Table of Contents
Biomolecules Gateway Page
Jmol Tutorial

In this module:

Polymerization of Nucleotides
Base Pairing 1
Base Pairing 2
Complementary Sequences


After completing this module you should be able to:

  • Recognize a nucleotide, the monomer of DNA, and its parts
  • Describe how nucleotides are polymerized by the formation of phosphodiester bonds
  • Recognize hydrogen bond donors and acceptors
  • Determine the nucleotide sequence complementary to a given DNA sequence

The Form of Genetic Information in the Cell

Ever since the rediscovery of the genetics work of Gregor Mendel in the early 20th century, biologists had sought the chemical identity of the genetic material, the molecule that passes traits such as height, eye color, and blood type, from parents to offspring. Early on, it was assumed that proteins must be the carriers of genetic information. With 20 different side chains (See the Proteins 1 module), they were thought to be information-rich molecules that could pass on traits from generation to generation.

Experiments conducted in the 1940s and 1950s clearly showed that the genetic material was deoxyribonucleic acid (DNA) , however. DNA is a polymer of nucleotides : a backbone of alternating sugars and phosphate groups decorated with one of four aromatic nitrogen-containing bases . The question remained, though: how could DNA, with only four bases, carry the enormous amount of information needed to describe complicated organisms?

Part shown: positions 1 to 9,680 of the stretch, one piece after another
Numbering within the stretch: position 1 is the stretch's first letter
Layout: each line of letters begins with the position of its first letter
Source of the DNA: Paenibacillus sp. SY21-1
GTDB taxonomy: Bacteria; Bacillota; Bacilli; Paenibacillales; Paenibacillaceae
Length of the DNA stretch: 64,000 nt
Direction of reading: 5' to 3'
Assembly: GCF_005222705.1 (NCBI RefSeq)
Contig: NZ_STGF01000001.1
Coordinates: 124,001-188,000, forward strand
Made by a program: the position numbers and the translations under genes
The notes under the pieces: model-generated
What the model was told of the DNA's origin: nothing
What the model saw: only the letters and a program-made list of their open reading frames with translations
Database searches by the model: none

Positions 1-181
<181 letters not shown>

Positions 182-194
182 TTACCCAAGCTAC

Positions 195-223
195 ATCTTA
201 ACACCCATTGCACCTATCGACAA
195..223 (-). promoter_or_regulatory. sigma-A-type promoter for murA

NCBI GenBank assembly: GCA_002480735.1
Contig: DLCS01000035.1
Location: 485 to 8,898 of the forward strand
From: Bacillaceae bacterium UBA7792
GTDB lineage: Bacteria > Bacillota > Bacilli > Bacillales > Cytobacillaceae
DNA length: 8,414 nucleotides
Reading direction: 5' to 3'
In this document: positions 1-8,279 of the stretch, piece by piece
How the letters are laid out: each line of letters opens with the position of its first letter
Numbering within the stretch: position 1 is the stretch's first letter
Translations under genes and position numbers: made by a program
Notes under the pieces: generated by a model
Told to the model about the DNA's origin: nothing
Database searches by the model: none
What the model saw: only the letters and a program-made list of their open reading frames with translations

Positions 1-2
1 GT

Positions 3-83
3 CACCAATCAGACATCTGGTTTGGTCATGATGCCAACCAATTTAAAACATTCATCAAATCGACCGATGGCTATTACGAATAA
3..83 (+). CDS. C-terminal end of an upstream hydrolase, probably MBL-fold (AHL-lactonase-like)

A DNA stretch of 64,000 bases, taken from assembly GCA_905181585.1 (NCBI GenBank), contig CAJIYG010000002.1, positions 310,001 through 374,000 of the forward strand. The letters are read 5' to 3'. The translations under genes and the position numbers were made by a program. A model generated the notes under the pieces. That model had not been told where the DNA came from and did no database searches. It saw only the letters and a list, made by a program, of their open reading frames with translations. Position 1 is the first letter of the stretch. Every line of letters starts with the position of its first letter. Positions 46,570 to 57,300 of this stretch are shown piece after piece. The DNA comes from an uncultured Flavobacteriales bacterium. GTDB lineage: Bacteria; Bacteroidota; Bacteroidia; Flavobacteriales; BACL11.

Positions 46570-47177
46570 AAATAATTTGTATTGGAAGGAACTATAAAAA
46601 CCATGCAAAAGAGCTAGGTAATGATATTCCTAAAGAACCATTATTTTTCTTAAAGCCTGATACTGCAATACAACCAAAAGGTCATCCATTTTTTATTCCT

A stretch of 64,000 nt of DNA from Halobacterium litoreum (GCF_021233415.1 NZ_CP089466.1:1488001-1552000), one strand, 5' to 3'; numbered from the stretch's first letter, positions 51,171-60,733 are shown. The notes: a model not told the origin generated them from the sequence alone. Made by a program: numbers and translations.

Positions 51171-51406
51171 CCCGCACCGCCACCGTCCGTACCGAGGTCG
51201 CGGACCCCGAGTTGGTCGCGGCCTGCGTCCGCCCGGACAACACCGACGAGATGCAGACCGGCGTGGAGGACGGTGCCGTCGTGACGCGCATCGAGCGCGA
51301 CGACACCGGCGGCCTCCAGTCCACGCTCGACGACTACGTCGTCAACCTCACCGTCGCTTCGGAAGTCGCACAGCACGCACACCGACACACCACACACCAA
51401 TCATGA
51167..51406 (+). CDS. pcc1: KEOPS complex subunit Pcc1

Part of the answer came in 1953, when James Watson and Francis Crick discovered the three-dimensional structure of DNA using X-ray diffraction images of DNA fibers taken by Rosalind Franklin and Maurice Wilkins. As the structure at right shows, the nucleotides are arranged in two antiparallel helical strands with complementary hydrogen bonding patterns. This structure immediately suggested how DNA could make copies of itself, passing the information it carries on to other cells. Further work has also shown how DNA stores the information needed to make proteins, the energy-generating, maintenance, defense, and communcation engines of the cell. In this and the following modules you will learn about DNA and how it stores the information that makes you you.